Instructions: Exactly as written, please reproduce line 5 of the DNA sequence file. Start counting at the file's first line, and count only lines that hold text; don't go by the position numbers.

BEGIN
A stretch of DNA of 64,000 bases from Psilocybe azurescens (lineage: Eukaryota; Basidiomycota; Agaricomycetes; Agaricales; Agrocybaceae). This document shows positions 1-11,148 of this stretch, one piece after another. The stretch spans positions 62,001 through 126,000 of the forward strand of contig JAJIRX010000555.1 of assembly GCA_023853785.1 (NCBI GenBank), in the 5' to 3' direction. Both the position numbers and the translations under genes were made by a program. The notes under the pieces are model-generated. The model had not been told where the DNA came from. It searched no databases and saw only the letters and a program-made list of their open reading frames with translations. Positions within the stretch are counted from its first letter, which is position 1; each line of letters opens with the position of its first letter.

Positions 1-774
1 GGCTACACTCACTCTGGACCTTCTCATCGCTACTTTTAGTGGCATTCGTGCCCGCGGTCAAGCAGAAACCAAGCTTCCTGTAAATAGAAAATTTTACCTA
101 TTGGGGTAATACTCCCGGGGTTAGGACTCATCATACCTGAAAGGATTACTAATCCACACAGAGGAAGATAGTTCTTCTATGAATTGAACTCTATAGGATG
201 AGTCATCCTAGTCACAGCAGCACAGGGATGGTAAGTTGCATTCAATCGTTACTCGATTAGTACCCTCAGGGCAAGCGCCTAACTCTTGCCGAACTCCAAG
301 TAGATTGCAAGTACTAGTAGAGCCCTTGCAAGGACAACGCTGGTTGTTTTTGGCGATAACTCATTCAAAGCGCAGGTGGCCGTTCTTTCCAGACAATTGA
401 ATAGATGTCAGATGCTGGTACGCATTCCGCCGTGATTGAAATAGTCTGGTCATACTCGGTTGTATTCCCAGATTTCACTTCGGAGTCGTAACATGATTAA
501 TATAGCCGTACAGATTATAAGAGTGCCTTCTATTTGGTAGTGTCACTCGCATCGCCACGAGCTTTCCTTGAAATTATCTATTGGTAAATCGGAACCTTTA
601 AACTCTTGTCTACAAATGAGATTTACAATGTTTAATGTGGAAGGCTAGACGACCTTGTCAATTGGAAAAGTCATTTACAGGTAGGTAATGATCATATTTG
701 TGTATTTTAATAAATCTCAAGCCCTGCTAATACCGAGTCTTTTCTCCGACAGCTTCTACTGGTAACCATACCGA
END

201 AGTCATCCTAGTCACAGCAGCACAGGGATGGTAAGTTGCATTCAATCGTTACTCGATTAGTACCCTCAGGGCAAGCGCCTAACTCTTGCCGAACTCCAAG